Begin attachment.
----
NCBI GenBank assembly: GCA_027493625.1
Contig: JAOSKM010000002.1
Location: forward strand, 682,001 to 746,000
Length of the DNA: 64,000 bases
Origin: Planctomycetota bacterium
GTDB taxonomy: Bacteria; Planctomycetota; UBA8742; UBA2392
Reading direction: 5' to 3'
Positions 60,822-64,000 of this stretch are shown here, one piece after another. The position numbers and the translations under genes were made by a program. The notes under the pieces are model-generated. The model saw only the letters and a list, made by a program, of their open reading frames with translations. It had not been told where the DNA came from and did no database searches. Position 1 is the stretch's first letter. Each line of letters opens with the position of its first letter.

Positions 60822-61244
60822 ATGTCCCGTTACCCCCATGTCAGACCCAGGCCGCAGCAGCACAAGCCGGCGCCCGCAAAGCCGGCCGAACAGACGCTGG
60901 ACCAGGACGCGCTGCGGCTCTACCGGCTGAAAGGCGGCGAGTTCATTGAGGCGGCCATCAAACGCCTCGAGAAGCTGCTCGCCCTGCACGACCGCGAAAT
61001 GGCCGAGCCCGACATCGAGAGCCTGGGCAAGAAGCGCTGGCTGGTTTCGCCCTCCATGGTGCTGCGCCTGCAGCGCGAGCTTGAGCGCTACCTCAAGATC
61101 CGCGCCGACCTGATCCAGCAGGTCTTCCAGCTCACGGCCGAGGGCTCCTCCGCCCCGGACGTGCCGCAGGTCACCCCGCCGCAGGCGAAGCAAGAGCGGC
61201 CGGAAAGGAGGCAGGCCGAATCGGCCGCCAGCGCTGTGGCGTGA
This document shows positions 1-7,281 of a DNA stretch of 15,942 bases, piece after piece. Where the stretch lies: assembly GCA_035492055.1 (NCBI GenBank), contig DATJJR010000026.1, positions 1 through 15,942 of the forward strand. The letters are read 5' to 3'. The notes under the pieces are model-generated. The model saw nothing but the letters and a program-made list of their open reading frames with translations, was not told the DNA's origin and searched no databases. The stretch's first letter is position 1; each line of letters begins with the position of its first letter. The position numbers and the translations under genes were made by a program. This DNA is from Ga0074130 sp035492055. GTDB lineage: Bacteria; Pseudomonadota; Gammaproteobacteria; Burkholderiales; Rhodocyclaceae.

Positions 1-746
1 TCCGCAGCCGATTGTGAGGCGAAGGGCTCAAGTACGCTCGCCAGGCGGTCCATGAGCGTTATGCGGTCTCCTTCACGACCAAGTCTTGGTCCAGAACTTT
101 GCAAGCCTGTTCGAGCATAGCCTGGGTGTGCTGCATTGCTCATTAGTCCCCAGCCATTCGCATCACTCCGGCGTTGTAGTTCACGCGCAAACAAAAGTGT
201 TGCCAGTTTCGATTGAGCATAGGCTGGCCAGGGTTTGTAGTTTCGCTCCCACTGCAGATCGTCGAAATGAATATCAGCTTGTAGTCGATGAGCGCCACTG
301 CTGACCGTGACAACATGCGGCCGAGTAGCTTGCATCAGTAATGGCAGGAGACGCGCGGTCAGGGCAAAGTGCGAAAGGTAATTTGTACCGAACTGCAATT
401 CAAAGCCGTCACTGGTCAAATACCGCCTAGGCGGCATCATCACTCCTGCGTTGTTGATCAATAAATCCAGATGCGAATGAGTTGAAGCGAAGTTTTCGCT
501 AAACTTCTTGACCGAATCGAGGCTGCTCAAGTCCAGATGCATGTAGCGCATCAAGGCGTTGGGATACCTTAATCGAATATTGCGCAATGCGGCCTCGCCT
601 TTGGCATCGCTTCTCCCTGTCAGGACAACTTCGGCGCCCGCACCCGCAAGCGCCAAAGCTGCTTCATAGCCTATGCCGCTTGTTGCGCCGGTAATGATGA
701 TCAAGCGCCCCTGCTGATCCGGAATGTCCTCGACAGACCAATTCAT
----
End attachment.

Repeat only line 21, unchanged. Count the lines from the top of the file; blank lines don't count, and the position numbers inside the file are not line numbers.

401 CAAAGCCGTCACTGGTCAAATACCGCCTAGGCGGCATCATCACTCCTGCGTTGTTGATCAATAAATCCAGATGCGAATGAGTTGAAGCGAAGTTTTCGCT